Elmina's Kitchen

Kwame Kwei-Armeh
RNT Cottesloe
(2003)

Kwame - like tennis players he doesn't seem to need a surname - is a star from Casualty who made his name in TV's Celebrity Fame Academy. Now he has a play produced at the National Theatre so life is good.

Elmina's Kitchen is a cafe/restaurant in a violent Hackney that will be familiar to those who saw Ché Walker's recent Flesh Wound at the Royal Court; but not necessarily to residents of Victoria Road.

Paterson Joseph's cautious Deli just wants a quiet life running his uncommercially empty restaurant - serving food that he cooks badly. Unfortunately with his family and in this community he is out of luck.

As the play starts, his brother Dougie is due to return from prison, and a new cook, the flirty Anastasia (a good performance from Doña Croll) is transforming the restaurant and Deli's life.

The problems are just beginning though. Deli's friend Digger (Shaun Parkes), a Yardie from Grenada with a sometimes unintelligible patoi,s both protects the restaurant and scares off any would-be punters. He is also a role model for Deli's 19 year-old son Ashley (Emmanuel Idowu). Why work when you can get money by the use of threats and violence?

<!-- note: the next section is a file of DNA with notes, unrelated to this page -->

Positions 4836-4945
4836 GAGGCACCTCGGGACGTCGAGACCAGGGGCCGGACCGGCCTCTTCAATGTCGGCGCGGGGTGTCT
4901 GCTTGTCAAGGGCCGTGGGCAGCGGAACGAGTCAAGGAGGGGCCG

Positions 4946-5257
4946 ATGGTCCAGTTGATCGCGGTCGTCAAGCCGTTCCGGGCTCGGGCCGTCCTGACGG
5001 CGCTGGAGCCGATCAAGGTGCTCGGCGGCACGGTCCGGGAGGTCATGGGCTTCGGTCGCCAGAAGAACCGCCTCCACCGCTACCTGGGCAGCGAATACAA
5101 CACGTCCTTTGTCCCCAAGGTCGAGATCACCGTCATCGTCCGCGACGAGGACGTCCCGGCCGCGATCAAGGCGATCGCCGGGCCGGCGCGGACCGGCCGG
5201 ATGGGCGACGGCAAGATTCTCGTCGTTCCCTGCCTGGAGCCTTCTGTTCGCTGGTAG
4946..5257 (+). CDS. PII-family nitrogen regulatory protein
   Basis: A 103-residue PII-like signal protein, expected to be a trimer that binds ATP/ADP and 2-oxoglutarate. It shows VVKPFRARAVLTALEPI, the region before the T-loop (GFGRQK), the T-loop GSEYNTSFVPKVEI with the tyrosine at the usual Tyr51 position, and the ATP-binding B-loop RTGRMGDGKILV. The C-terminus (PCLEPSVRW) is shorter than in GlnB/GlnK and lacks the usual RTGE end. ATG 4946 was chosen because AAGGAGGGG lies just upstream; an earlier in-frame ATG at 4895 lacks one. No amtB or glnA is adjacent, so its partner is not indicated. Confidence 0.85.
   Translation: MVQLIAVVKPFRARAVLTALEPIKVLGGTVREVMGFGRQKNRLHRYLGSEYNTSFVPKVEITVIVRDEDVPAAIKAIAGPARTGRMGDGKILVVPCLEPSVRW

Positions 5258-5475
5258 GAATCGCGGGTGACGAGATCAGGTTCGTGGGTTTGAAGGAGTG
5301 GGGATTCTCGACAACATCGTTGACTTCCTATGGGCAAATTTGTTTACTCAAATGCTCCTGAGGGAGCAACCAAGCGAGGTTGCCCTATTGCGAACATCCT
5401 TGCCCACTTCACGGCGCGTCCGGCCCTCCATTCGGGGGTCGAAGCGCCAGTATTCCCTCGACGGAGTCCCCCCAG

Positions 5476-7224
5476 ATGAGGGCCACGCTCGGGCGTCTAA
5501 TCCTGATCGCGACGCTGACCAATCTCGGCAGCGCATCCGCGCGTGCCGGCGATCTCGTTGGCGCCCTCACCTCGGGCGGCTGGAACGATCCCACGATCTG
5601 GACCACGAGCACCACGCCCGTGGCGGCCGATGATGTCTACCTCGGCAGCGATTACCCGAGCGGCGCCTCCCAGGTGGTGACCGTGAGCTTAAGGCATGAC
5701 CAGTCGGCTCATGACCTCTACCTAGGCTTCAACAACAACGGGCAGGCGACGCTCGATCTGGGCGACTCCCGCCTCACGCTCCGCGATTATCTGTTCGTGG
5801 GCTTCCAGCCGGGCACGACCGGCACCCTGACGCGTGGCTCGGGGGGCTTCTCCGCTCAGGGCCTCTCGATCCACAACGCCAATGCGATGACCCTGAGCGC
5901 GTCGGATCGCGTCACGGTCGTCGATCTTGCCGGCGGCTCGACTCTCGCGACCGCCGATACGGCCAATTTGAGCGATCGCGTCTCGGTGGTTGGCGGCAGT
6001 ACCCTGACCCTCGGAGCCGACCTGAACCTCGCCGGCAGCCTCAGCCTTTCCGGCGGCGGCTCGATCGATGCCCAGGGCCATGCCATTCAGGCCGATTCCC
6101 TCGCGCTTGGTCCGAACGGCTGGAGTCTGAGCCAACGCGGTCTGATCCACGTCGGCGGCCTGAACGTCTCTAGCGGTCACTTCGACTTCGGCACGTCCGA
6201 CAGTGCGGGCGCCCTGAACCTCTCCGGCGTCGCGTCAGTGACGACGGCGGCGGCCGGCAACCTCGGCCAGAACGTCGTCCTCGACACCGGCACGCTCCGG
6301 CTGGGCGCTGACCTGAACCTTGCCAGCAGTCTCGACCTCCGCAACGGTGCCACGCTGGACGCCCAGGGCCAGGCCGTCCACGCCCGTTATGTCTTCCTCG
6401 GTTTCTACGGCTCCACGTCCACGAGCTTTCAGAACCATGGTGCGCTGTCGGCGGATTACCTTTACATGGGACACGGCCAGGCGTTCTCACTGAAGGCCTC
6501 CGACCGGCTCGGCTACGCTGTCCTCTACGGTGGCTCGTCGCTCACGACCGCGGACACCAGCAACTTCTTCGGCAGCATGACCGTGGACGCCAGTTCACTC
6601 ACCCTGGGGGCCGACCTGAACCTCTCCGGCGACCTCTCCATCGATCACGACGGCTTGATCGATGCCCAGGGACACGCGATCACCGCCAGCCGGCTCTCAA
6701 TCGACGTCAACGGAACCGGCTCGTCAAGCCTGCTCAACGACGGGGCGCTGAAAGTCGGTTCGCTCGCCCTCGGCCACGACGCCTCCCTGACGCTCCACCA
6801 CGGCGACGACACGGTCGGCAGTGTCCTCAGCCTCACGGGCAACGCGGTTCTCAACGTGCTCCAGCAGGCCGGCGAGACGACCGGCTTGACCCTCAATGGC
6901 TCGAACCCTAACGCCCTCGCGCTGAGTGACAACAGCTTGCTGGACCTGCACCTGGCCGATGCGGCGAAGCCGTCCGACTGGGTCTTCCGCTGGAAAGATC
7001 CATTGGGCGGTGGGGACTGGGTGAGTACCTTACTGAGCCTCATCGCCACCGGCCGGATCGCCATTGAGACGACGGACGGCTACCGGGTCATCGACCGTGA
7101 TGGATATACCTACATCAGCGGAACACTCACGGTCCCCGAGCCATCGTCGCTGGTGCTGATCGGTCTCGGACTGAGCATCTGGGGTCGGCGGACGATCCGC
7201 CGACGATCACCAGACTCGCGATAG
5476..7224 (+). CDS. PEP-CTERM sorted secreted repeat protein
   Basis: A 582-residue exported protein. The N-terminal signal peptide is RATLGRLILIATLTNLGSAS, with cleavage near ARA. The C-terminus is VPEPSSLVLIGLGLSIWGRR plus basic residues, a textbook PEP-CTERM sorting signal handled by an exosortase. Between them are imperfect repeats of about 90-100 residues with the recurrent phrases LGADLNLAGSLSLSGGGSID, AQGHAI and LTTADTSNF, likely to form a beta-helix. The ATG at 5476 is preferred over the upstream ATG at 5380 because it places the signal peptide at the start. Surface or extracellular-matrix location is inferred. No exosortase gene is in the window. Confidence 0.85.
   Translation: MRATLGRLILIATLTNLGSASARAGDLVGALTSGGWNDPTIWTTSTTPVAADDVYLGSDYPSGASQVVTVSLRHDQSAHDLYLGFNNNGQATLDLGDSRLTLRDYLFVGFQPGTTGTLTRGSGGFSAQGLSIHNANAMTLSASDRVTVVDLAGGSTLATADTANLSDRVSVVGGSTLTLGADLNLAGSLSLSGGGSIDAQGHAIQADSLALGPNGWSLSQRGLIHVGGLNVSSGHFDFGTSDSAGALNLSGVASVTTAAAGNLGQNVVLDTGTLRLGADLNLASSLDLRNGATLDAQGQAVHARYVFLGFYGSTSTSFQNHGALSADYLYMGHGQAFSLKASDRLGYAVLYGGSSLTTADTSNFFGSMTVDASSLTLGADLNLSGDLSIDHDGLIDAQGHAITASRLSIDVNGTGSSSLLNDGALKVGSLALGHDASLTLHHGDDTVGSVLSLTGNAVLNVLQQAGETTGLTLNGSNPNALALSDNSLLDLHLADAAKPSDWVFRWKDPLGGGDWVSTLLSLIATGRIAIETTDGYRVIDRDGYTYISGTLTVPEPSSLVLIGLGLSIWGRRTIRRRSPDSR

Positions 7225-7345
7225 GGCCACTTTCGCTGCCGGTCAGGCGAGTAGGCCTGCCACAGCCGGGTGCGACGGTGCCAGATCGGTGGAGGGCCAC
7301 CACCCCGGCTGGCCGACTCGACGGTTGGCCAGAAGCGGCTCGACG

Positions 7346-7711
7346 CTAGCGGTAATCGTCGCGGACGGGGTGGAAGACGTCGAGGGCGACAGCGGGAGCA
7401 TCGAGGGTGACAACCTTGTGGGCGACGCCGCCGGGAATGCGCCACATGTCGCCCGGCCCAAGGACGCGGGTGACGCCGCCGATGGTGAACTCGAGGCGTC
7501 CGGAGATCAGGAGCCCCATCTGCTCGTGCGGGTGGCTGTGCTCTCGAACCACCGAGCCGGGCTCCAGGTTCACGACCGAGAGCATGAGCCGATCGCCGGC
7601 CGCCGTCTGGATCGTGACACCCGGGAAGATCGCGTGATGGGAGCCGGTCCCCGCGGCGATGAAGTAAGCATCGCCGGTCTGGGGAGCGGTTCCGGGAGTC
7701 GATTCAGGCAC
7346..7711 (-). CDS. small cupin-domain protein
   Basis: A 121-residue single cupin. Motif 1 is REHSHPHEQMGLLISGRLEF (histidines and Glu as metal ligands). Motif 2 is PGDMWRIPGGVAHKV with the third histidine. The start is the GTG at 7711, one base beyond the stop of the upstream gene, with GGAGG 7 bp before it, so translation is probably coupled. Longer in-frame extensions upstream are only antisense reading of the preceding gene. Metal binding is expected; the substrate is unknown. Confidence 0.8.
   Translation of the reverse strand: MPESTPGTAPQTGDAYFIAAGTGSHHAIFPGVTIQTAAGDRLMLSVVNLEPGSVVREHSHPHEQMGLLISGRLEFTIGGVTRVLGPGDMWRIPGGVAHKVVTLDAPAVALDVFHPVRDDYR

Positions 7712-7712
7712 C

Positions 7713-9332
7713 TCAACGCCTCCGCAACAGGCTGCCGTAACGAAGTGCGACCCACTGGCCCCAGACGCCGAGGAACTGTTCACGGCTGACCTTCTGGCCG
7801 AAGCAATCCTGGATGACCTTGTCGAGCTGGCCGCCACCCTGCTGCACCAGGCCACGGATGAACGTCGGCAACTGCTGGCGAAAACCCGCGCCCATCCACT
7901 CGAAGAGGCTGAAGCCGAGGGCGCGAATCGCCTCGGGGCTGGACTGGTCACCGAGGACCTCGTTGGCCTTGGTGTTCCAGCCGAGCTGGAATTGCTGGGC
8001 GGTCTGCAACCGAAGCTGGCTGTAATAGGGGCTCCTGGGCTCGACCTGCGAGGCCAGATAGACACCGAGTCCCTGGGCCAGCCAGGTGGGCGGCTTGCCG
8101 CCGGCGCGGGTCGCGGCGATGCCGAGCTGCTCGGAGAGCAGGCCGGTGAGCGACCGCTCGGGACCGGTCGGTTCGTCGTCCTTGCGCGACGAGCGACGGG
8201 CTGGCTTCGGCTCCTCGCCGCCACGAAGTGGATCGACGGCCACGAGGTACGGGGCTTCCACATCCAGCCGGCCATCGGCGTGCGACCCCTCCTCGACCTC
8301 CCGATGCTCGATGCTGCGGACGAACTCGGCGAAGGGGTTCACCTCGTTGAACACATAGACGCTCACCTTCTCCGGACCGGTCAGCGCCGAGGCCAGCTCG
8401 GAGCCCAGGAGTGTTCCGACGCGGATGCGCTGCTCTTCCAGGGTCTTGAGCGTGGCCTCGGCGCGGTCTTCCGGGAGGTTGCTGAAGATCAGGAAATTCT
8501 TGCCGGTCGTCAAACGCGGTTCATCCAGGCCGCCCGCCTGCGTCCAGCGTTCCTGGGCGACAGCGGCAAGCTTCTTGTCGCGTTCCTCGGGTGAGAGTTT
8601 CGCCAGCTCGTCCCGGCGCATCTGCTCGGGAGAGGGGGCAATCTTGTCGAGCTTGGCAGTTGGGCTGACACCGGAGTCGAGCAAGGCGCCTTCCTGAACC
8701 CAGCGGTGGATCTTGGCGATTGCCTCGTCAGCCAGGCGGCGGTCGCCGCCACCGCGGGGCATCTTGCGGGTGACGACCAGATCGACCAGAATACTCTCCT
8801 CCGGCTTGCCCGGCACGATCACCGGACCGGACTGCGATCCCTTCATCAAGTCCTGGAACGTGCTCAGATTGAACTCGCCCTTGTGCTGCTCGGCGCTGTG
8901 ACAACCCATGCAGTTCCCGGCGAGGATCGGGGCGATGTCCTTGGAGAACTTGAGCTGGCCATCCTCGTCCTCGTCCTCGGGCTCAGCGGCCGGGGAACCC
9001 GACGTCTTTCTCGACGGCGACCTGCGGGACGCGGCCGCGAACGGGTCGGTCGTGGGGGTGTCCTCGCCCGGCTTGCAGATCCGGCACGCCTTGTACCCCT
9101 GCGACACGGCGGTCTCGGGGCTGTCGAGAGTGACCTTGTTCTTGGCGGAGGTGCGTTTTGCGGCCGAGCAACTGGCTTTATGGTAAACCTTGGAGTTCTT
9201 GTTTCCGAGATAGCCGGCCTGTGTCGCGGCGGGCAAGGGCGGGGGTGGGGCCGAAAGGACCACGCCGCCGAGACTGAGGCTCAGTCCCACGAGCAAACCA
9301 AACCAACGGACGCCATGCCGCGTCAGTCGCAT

As if this isn't bad enough, after Dougie's murder in prison, Deli's playboy father Clifton, played with relish by George Harris, returns to England after eighteen years. He steals the girl and tells some home truths about the idolised Elmina, much to the disgust and despair of his son.

A load more violence goes on in the background but despite the likeable characters of the hero, his dad and Anastasia, the plotting is overly elaborate and, eventually, Kwame's Hackney ceases to be believable.

There are, though, some very funny moments and the live musical trio creates an initial happy atmosphere that the tragedy of this family eventually dispels.

Reviewer: Philip Fisher